**– Calculate the energy level of an electron in a hydrogen atom if it is considered to be in the ground state.**

The aim of this article is to find the **energy level of electrons** in a **hydrogen atom** when the hydrogen atom is in the **ground state** and **excited state**.

The basic concept behind this article is **Bohr’s theory of Energy Levels of Electrons**.

**Energy levels** **of electrons** are defined as the points where the electrons may exist having fixed distances from the nucleus of an atom. **Electrons** are **subatomic** particles that are **negatively** **charged**, and they **revolve** around the **nucleus** of an atom in a certain **orbit**.

For an atom having multiple **electrons**, these **electrons** are arranged around the **nucleus** in **orbits** in such a way that the **orbits** closest to the **nucleus** have **electrons** with **low energy** **levels**. These **Energy Level Orbits** are expressed as $n-level$, which are also called **Bohr’s Orbits**.

As per **Bohr’s Theory**, the equation for **energy level** is given by:

\[E=\frac{E_0}{n^2}\]

Where:

$E=$ **Energy Level of Electron in** $n^{th}$ **Bohr’s Orbit**

$E_0=$ **Energy Level of Electron in the ground state**

$n=$ **Energy Level Orbits or Bohr’s Orbit**

**Bohr’s Theory** expressed the **energy levels** $n$ of a **hydrogen atom**, with the **first orbit** as **level-1** which is described as $n=1$ and defined as being the **ground state**. The **second orbit** called the **level-2** is expressed as $n=1$ and defined as the atom’s **first excited state**.

## Expert Answer

Given that we have a **hydrogen atom**, we need to find the **energy level** of the **electron** in a **hydrogen atom** when the **hydrogen atom** is in the **ground state** and **excited state** where:

\[n=4\]

As per **Bohr’s Theory**, the **energy level** of the **electron** in $n^{th}$ **Bohr’s Orbit** is expressed as follows:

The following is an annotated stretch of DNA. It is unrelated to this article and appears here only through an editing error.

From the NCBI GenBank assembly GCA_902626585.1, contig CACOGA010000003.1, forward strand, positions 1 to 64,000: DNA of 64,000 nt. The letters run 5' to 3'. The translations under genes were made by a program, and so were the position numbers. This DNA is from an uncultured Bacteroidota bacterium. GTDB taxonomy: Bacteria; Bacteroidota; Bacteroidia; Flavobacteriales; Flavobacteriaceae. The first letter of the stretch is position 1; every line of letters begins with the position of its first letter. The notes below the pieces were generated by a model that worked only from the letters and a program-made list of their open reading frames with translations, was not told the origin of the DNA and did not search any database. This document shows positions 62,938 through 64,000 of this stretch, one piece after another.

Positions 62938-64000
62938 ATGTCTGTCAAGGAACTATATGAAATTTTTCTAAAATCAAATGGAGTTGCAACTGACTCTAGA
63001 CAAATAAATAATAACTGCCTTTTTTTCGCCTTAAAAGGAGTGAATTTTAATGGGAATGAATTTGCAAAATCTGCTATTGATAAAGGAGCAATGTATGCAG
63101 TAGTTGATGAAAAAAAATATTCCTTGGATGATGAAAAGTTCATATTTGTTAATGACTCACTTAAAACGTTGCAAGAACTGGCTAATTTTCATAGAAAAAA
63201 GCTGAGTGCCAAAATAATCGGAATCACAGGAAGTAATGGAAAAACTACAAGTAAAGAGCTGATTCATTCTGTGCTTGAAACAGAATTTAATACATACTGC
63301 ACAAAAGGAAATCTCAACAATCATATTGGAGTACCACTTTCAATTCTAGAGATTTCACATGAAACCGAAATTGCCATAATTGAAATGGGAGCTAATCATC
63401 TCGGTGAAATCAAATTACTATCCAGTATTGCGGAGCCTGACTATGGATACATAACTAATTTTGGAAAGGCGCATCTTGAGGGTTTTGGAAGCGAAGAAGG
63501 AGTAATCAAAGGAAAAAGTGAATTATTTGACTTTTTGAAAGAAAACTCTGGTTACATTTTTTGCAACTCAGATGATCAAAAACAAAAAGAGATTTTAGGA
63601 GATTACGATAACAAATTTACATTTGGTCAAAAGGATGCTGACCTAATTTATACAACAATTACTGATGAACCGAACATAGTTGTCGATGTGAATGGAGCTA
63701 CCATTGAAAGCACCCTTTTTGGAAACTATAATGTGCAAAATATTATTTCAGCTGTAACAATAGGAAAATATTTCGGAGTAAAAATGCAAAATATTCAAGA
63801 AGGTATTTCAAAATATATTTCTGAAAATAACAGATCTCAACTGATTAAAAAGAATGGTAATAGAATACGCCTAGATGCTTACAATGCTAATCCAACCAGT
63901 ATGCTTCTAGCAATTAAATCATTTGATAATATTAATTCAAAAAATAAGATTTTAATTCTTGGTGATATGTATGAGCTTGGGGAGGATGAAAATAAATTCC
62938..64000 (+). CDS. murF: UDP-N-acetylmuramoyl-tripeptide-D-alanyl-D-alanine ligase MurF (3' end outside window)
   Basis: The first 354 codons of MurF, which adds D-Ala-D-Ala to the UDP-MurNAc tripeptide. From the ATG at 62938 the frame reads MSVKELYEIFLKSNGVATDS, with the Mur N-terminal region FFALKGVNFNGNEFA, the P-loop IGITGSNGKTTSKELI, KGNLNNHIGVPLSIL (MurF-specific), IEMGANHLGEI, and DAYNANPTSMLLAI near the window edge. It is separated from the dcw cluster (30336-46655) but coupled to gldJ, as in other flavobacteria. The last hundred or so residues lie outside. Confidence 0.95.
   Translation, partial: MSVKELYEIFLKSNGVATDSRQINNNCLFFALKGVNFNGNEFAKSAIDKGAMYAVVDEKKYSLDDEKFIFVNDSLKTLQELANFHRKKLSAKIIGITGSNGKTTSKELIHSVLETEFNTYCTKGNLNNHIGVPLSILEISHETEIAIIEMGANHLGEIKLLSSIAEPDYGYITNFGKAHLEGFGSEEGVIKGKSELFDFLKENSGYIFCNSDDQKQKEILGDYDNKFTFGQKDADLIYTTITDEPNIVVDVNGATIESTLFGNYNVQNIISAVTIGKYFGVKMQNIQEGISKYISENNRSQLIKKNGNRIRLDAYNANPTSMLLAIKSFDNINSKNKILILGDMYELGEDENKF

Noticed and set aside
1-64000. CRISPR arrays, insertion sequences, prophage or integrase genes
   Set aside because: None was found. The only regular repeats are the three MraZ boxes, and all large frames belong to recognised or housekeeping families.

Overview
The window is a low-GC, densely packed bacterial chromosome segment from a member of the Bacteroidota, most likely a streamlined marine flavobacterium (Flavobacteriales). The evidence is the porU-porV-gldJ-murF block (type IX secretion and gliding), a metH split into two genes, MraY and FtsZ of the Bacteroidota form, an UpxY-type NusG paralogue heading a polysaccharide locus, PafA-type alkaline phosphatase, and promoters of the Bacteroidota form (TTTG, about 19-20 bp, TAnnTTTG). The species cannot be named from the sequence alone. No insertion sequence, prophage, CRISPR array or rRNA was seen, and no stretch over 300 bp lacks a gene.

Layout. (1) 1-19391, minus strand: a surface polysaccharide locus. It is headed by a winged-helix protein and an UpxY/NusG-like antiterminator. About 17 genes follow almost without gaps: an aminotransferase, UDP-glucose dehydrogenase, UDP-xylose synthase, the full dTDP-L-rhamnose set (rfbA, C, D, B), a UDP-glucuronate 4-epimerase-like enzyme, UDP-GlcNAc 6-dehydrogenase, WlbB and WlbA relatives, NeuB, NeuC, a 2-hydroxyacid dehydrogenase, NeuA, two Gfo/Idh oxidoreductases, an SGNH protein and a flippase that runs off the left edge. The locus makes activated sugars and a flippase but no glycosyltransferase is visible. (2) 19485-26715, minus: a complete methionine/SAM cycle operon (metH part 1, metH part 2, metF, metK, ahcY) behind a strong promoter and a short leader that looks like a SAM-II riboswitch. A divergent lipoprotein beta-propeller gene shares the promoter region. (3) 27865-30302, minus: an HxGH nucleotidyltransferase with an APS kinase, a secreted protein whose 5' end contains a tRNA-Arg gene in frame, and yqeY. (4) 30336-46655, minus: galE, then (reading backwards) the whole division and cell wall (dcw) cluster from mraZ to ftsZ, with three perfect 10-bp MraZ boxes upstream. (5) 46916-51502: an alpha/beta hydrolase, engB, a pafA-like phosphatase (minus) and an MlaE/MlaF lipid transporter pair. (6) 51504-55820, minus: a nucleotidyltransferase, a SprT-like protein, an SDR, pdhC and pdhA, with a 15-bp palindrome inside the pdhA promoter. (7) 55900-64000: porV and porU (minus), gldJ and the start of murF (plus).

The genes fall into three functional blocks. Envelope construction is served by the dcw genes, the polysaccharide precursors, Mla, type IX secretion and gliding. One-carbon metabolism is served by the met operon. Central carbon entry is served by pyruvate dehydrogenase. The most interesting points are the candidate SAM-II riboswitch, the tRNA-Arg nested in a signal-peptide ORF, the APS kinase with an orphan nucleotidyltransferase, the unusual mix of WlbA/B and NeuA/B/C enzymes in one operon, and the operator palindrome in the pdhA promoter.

\[E_n=\frac{E_0}{n^2}\]

We know that the **Energy Level of Electron** in the** ground state** $E_0$ of the **hydrogen atom** is equal to:

\[E_0=-13.6eV\]

And for the **ground state**:

\[n=1\]

Substituting the values in the equation for **Bohr’s Energy Level**:

\[E_1=\frac{-13.6eV}{{(1)}^2}\]

\[E_1=-13.6eV\]

As the units for **Energy** are usually **Joules** $J$, so **Electron Volt** $eV$ is converted to **Joules** as follows:

\[1eV=1.6\times{10}^{-19}J\]

So by converting the units:

\[E_1=-13.6\times(1.6\times{10}^{-19}J)\]

\[E_1=-21.76\times{10}^{-19}J\]

\[E_1=-2.176\times{10}^{-18}J\]

For the **excited** **state** of the **hydrogen** **atom**, we are given as:

\[n=4\]

Substituting the values in the above equation:

\[E_4=\frac{-13.6eV}{{(4)}^2}\]

\[E_4=-0.85eV\]

By converting the units from **Electron** **Volt** $eV$ to **Joules** $J$ as follows:

\[E_4=-0.85\times(1.6\times{10}^{-19}J)\]

\[E_4=-1.36\times{10}^{-19}J\]

## Numerical Result

The **energy level** of an **electron** in a **hydrogen** **atom** in the **ground state** is as follows:

\[E_1=-2.176\times{10}^{-18}J\]

The **energy level** of an **electron** in a **hydrogen** **atom** in an **excited state** at $n=4$ is as follows:

\[E_4=-1.36\times{10}^{-19}J\]

## Example

Calculate the **energy released** in a **hydrogen atom** when an **electron** **jumps** from $4^{th}$ to $2^{nd}$ **level**.

**Solution**

The **energy** that is **released** in a **hydrogen** **atom** when an **electron** **jumps** from $4^{th}$ to $2^{nd}$ **level** is calculated as follows:

\[E_{4\rightarrow2}=\frac{E_0}{{n_4}^2}-\frac{E_0}{{n_2}^2}\]

\[E_{4\rightarrow2}=\frac{(-13.6)}{{(4)}^2}-\frac{(-13.6)}{{(2)}^2}\]

\[E_{4\rightarrow2}=(-0.85eV)-(-3.4eV)\]

\[E_{4\rightarrow2}=2.55eV\]

By converting the units from **Electron** **Volt** $eV$ to **Joules** $J$ as follows:

\[E_{4\rightarrow2}=2.55\times(1.6\times{10}^{-19}J)\]

\[E_{4\rightarrow2}=4.08\times{10}^{-19}J\]